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Dear friends,

As important as gathering is for the practice and
strengthening of our faith, the risk to everyone’s health and the need for the public good outweigh the benefits of physically sharing space.  Right now we are called to put our own
interests aside and be the Body of Christ for each other and for the world.  That’s theological speak for “Let’s do our part to slow the spread of the virus by not interacting in person
and breathing on each other.” 


As with many, many other congregations, we will not be
holding worship at Laurel Presbyterian Church.  Session will continue to discern how best to move through this period, coming up with innovative ways to provide worship, nurture and pastoral care.  See our facebook page for weekly worship services.

Let us all watch for how God is working through us and this time.




NO: Worship: Sundays at 10:30am
NO: Sunday School at 9am for all ages

Each of us is on a unique spiritual journey.
Here, through study and prayer, worship and service,
we discover more fully who God intends for us to be,
in Christ.

Please check out the LPC Indoor Worship COVID Safety Guidelines On the COVID Response Menu above!

We are worshipping safely at home with 

worship videos posted to our facebook page.  

(See link below, 

or go to our Facebook page link 

at the bottom of this page.)



November 8, 2020

Joshua 24:1-3a, 14-25


         Many people are familiar with at least one part of this scripture passage – Joshua’s words, “As for me and my house, we shall serve the Lord.”  It’s quite a good reminder for these days, isn’t it –

         And I love the fact that Joshua assumes false gods are still an issue for them all these generations later, and that they might indeed choose to keep following those false gods.   In fact, right now, he believes they are still serving other gods – Because he tells them they must “put away the gods that (their) ancestors served.”  And he tells them if they are unwilling to choose to serve God, they’ve got to make a choice.  There’s no sitting this one out.  Choosing nothing is still choosing.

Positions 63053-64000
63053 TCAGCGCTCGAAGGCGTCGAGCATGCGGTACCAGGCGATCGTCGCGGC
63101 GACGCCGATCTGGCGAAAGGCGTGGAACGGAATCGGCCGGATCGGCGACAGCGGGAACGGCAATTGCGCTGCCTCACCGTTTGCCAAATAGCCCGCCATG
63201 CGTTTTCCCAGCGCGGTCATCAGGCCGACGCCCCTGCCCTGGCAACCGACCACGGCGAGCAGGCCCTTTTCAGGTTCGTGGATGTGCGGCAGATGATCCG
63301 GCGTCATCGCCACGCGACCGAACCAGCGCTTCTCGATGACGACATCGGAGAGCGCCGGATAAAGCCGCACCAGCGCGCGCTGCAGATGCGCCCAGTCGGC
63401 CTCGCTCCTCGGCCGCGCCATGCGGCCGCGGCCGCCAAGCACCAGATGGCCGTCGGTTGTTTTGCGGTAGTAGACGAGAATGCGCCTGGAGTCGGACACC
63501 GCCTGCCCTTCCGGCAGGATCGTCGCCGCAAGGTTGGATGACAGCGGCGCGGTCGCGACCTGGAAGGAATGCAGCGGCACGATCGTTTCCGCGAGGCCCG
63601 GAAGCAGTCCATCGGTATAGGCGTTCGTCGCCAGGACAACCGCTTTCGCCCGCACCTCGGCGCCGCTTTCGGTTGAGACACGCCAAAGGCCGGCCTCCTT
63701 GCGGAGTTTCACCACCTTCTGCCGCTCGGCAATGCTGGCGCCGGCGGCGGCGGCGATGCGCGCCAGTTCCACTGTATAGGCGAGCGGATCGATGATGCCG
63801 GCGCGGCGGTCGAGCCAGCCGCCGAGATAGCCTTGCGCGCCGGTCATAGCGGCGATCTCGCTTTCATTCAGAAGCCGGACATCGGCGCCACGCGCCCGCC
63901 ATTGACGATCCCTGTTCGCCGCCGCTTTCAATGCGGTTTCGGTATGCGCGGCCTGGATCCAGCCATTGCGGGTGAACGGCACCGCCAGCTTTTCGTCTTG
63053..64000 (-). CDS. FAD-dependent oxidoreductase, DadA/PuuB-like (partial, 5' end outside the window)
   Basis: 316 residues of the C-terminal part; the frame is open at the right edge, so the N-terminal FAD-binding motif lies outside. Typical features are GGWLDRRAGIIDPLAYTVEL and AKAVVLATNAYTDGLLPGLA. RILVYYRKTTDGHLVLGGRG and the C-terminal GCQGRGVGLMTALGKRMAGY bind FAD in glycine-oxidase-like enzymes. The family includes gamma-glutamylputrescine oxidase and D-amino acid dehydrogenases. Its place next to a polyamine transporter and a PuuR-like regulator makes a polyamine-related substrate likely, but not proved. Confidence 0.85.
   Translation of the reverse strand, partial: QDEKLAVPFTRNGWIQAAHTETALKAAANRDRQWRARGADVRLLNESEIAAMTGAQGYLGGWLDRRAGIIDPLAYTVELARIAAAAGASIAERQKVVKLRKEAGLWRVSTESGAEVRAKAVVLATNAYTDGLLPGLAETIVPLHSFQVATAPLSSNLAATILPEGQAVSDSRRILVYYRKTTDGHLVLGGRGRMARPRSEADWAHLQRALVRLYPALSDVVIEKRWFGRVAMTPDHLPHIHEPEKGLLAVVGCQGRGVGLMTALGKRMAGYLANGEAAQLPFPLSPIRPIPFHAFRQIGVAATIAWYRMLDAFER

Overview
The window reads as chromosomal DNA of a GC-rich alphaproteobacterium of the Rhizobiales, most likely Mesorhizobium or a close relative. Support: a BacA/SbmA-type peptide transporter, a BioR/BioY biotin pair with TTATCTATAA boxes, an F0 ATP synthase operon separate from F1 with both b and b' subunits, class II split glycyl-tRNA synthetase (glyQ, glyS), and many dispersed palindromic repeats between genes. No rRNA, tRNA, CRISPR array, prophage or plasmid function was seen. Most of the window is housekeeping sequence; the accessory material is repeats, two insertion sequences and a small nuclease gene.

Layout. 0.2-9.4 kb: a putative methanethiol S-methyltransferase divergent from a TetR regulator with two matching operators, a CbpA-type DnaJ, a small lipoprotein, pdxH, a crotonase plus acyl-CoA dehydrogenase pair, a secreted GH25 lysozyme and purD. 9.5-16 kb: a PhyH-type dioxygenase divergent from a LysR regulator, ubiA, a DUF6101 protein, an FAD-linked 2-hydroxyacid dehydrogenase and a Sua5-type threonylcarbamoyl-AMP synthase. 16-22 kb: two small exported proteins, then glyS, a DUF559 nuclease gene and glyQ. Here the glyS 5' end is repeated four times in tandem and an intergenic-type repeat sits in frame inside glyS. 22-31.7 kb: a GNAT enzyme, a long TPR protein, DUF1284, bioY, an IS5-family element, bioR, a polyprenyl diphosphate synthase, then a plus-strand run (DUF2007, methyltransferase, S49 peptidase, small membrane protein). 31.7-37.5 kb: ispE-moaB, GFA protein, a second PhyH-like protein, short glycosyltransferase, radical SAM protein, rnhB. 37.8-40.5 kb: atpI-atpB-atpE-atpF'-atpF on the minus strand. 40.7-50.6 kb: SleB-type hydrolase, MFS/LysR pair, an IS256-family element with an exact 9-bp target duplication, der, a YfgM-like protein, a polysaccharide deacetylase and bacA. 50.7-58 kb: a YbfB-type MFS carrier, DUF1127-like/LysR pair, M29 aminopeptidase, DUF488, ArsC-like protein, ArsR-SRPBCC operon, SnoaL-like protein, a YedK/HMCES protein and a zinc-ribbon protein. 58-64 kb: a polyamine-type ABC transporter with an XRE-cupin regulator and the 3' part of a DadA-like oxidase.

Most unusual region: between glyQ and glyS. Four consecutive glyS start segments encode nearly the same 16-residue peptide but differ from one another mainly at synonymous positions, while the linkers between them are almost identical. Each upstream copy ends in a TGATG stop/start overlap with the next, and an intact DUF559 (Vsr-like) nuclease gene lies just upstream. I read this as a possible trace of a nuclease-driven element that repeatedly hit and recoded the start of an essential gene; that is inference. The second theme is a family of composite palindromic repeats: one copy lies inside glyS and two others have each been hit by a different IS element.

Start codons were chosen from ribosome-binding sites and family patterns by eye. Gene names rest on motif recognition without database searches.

I love this, because in spite of all his insistence that: This is it!  One last time!  Commit to God!  This is your last chance!” implying you can’t keep turning away and expect God will still be there for you! it’s as though he knows that’s not quite how this faith-thing works.  Look – he doesn’t say, “As for me and my house, we SERVE the Lord,” as in present tense right now.  No, he says, “we WILL serve” the Lord – pointing more to a “from this point on …..” As though faith takes a series of commitments, over and over and over again.  He knows it does – He’s asking them to commit to God the  same way Moses asked them. 

         Yes, I know it has this language about how our God is a jealous God – And that when we hear the word “jealous” it makes us think of jealous boyfriends.  But I think, instead, Joshua is reminding them – Look, God cares about you so much, and loves you, and knows how bad it can go when you turn away and put your faith somewhere else – In old, dead, lifeless gods that make false promises – You will suffer.  It won’t go well for you.  And I don’t want to see you hurt.  So trust me, okay?

         Joshua reminds them of God’s faithfulness in their past, and the faithfulness of their ancestors.  In these times, right now, what reminds you of God’s faithfulness?   What helps strengthen your trust in God?  What today, in the midst of all that is shifting and changing, reminds you of the steadfast power of God’s love?

         Walt Bowen, when asked the question at Session last month, “In uncertain times, what are you certain of?” pointed out what he sees all around him –






And it’s true, especially this time of year  - as we’re leaving one season and entering another.  As we’re watching leaves fall away and branches bared.  We’re in a transition time, and transitions are fraught with anxiety and scrambling to find ways to ease our anxieties. 

         But what Walt said about nature - it’s as Serene Jones described the healing power of nature for her mother:  “The natural world surrounding her worked its magic, grounding her in the sights, sounds, and tactile feel of trees, animals, earth, sky and water, where nothing was right or wrong; it just was.” 

         That’s God’s love:  It just is.  It’s there for the taking, for the choosing, for the trusting.  It is the glue that can holds us together.  It’s the glue that holds you together, and me together, and the glue that connects us with all living things.  My sister sent me this cartoon by Roz Chas: